We made great use of the fact that people monitor Channel 22 throughout the day when we came into Barra de Navidad two weeks ago.  If you look at the "How I Wonder Where We Are" map, you will see that we are located in the Barra back lagoon -- is it a back-water area, open only through a narrow passage.  When we came in, we were totally confused about where to go -- we knew that the water depth back in the lagoon was low in many places, and that the channel is not marked!  At one point we ran aground, but we were able to back off before getting seriously stuck!  We flagged down a passing dinghy, and they suggested we call for assistance on Channel 22.  Within 20 seconds, we were talking to another boat who was already anchored in the lagoon, and who could actually see us.  He basically talked us in the whole way!  At one point I remember him saying " no no, don't go any farther to starboard, you're gonna run out of water!"
Navionics chart display on the chartplotter at our helm.  You can
see the trace of our path -- first getting confused, running aground
and backing up (in upper left), then coming straight down the actual
channel with the help of a local cruiser who guided us in.  Thanks to
him we avoided going down the nice white channel depicted by the
software which would have landed us on a sand bar!


I think one big reason that new arrivals run aground here is that one of the most widely used navigation softwares, called Navionics, actually shows the deep-water channel, but it is off place by about 200 feet to one side of the actual channel location!  Earlier this week there was a trimaran stuck for most of the day, right in the location of the Navionics presumed channel!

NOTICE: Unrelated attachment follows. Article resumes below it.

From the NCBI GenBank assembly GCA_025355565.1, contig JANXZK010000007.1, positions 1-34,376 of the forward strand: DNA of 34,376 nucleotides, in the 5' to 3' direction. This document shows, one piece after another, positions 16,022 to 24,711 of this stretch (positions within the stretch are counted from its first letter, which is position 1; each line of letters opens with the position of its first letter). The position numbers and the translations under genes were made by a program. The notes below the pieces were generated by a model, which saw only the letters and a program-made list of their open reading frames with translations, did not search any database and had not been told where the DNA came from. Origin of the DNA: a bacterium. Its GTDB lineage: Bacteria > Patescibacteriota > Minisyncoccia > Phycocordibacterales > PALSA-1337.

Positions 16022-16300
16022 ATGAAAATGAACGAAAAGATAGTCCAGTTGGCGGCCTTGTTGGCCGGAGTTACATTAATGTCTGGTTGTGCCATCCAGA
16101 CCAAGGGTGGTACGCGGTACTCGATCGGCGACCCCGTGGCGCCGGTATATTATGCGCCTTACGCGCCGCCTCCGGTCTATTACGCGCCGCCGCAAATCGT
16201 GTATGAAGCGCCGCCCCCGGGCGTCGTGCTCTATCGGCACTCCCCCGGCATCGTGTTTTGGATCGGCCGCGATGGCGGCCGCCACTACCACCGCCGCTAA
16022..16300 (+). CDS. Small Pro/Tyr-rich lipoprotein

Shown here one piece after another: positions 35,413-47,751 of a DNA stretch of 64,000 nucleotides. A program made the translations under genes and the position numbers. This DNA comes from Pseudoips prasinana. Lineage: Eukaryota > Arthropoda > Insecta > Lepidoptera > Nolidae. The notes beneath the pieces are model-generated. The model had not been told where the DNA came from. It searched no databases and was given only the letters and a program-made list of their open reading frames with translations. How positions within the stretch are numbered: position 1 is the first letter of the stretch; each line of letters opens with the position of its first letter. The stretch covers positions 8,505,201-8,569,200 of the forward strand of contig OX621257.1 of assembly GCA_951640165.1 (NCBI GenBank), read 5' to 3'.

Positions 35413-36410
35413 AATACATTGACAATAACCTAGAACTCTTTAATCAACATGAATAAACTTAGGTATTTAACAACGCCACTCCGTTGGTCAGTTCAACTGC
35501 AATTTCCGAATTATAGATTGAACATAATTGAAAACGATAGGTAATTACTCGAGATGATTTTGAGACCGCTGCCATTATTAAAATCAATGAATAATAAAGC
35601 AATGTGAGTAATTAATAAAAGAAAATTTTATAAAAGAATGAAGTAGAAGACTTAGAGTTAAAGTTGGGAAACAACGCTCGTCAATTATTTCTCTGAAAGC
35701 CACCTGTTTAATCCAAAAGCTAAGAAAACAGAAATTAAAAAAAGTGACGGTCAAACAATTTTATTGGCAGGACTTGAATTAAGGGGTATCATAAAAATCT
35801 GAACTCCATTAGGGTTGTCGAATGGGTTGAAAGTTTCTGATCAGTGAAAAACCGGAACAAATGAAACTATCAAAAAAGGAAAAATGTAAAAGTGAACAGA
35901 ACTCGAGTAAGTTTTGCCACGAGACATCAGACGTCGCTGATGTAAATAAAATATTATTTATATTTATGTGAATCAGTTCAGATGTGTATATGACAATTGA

The boat 'Lovely Rita' firmly affixed in the sand bar at low tide.  Over the radio
they sounded quite OK about the whole situation -- they said they were doing
shots of tequila, waiting for high tide... because, what else are you gonna do!?
Another great thing about the network of cruisers is how almost everyone is interested in helping out whenever possible.  Last week, a boat departing the lagoon ran hard aground on the sand bar -- it's a relatively easy mistake to make, even if you did fine when coming in!  They had the misfortune to hit the bar on a high falling tide, which meant that as the tide went out throughout the day, they were digging into the sand more and more, and the boat started to tip over!  By the low tide at about 4pm, we heard them say over the radio that they were heeled over at 30 degrees, with five inches of water over the edge of the deck!  Over the radio, one other boat organized a rescue effort -- when the tide was coming back toward the high mark later in the evening, several dinghies got together to push the bow of this boat around to help dislodge it from the sand bar.  They worked at this from about 8pm until finally succeeding around 10pm!  It's a great example of the support network out here among cruisers.

We have been informed that in order to qualify as an
Official "Life Aboard Bliss" blog post, there must be a picture of Tessa!
So, her she is happily explaining to me how, instead of napping, she got out all her puzzles
and arranged them nicely in her sleeping area!


6 comments:

  1. Jerry and I enjoyed this blog very much-so informative for those of us with no idea about all of this. However, there were no pictures of Tessa! Dad says to enjoy the weather-it is zero degrees here so think of us as you bask in the sunshine.

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  2. How are Shawn and Heather's waypoints for this channel?

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    Replies
    1. Hello crew of Pelagia, we don't kow as we (unfortunately) don't have their book for this area.

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  3. Yeah no photos at all. What's up with that????

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    Replies
    1. Hi Don and oma, oeps how could we forget?? More pics in newer post :-)

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  4. Ok, ok! I have relented and added a picture of Tessa! Cute cute cute! Geesh ... you would think that she's the only reason you guys are looking at this! ;-)

    ReplyDelete